ERUSALEM (CNS) — Unrest flared in early October throughout the West Bank and Jerusalem, which has experienced tensions during September, largely over the status of the contested holy site of the Temple Mount or Haram al-Sharif.
Four Israelis were killed in the Old City of Jerusalem: a couple driving near their West Bank settlement with their four children in the back of their car, and two men, one of whom was on his way to pray at the Western Wall at the end of the Jewish Sabbath; his wife and toddler were injured in the attack. An ultra-Orthodox teenage boy was later stabbed near the same place.
Catholic News Service was unable to reach the Franciscan custos of the Holy Land or the Franciscan St. Saviour Parish in the Old City for comment.
Palestinians said the attacks were reprisals for the killing of a young Palestinian woman by Israeli soldiers at a checkpoint near Hebron, West Bank, as well as the shooting of another Palestinian man on the eve of the Muslim Eid al-Adha holiday, not far from where the couple was murdered. Media reported the 19-year-old Palestinian who carried out the Old City attack had posted on Facebook that Palestinians would not accept Israel’s attack on Al-Aqsa Mosque and declared the start of the third intifada, or Palestinian uprising.
The Israeli Defense Forces carried out raids in the West Bank against suspected terrorists, but the Israeli Haaretz newspaper quoted an IDF source as saying that Israel was reluctant to deal a collective punishment to the Palestinian public. The source counseled restraint in dealing with the situation in order not to set off a third intifada. One Palestinian was killed in rioting in Bethlehem Oct. 5.
Meanwhile, in Bethlehem, West Bank, Palestinian police continued their investigation into a Sept. 26 fire at the Maronite Monastery of St. Charbel and have arrested several suspects in what they said was a work-dispute-related incident. The fire caused extensive damage; the structure was undergoing renovations at the time, and there was no working electricity.
However, Deacon Sobhy Makhoul, Maronite Patriarchate chancellor, initially said the attack was sectarian in nature and called it arson by extremist Muslims in the predominantly Muslim neighborhood. Deacon Makhoul was out of the country in early October and could not be reached for comment.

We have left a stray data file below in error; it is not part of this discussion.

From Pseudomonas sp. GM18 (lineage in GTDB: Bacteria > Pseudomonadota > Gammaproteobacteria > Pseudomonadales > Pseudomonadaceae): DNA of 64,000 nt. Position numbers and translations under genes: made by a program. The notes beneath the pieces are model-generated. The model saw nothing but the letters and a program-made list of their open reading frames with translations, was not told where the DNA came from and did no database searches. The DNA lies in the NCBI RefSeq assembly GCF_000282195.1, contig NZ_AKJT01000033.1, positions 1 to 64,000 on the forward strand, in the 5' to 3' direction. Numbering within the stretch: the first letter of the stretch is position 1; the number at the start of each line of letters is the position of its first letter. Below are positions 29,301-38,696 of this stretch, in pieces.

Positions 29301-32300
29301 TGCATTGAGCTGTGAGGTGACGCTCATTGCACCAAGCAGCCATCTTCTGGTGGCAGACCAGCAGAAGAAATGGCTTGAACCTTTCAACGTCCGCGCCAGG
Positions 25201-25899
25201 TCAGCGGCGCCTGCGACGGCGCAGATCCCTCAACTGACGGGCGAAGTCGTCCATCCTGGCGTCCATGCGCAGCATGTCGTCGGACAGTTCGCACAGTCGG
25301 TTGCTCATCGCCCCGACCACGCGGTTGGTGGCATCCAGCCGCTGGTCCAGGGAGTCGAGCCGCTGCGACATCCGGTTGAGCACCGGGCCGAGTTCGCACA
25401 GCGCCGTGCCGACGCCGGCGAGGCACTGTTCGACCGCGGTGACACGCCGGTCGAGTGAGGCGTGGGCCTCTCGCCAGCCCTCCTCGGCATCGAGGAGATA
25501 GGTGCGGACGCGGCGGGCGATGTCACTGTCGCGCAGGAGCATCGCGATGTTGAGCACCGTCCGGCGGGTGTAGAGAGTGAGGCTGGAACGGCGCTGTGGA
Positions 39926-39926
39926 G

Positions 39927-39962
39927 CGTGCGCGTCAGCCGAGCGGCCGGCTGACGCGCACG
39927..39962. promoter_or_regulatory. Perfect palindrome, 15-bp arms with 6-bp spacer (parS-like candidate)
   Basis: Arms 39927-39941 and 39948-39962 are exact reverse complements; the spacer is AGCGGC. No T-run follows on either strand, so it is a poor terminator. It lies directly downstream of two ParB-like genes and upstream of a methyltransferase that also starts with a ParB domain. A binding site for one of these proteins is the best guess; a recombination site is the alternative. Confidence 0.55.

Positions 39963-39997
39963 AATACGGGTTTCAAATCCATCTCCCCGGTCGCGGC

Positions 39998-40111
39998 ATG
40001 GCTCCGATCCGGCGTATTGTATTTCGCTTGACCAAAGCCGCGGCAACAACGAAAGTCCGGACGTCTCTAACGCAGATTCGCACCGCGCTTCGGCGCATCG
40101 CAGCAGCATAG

In a time of crisis CatholicPhilly.com keeps the information flowing
During the current coronavirus crisis, you can help CatholicPhilly.com deliver the kind of news people need to know about the Catholic Church, especially in the Philadelphia region, and the world in which we live ― every day.
Budgets are tight at this time, and CatholicPhilly's is no different than those of most families. We make sure your donation in any amount will go a long way toward continuing our mission to inform, form in the Catholic faith and inspire the thousands of readers who visit every month.
Here is how you can help:
- A $100 gift allows us to present award-winning photos of Catholic life in our neighborhoods.
- A $50 gift enables us to cover a news event in a local parish, school or Catholic institution.
- A $20 gift lets us obtain solid faith formation resources that can deepen your spirituality and knowledge of the faith.
- A small, automated monthly donation means you can support us continually and easily.
Won't you consider making a gift today?
Please join in the church's vital mission of communications by offering a gift in whatever amount that you can ― a single gift of $40, $50, $100, or more, or a monthly donation. Your gift will strengthen the fabric of our entire Catholic community.
Make your donation by credit card here:
Or make your donation by check:
222 N. 17th Street
Philadelphia, PA 19103